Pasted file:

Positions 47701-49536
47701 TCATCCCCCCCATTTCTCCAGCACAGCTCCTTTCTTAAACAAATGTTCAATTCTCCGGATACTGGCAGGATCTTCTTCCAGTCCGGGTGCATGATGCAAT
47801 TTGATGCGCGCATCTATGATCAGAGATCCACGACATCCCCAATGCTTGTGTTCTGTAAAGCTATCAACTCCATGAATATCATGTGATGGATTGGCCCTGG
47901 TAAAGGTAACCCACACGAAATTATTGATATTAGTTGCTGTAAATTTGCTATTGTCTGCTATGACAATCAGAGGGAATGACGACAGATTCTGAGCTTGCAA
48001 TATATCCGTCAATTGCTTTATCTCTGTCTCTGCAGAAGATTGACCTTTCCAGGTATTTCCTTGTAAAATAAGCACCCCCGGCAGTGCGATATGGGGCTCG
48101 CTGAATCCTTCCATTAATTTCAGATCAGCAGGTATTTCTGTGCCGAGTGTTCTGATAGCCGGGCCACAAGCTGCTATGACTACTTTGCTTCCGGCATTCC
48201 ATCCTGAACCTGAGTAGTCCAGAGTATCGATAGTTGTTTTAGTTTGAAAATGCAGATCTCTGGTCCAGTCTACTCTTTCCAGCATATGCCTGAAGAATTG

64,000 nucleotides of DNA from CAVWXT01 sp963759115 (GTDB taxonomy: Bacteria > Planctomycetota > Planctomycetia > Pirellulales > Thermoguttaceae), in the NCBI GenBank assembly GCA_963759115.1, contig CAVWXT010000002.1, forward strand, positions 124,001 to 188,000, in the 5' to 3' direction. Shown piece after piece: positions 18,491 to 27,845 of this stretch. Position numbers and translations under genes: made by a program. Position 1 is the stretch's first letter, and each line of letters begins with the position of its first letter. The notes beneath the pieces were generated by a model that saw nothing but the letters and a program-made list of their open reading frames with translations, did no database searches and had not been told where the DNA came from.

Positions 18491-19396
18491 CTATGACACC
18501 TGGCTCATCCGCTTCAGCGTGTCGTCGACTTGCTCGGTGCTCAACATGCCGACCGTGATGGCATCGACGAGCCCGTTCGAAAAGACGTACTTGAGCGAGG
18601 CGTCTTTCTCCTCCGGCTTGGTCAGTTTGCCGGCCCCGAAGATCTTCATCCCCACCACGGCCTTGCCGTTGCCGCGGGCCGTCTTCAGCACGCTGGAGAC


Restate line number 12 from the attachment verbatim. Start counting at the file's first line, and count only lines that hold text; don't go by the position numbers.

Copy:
18601 CGTCTTTCTCCTCCGGCTTGGTCAGTTTGCCGGCCCCGAAGATCTTCATCCCCACCACGGCCTTGCCGTTGCCGCGGGCCGTCTTCAGCACGCTGGAGAC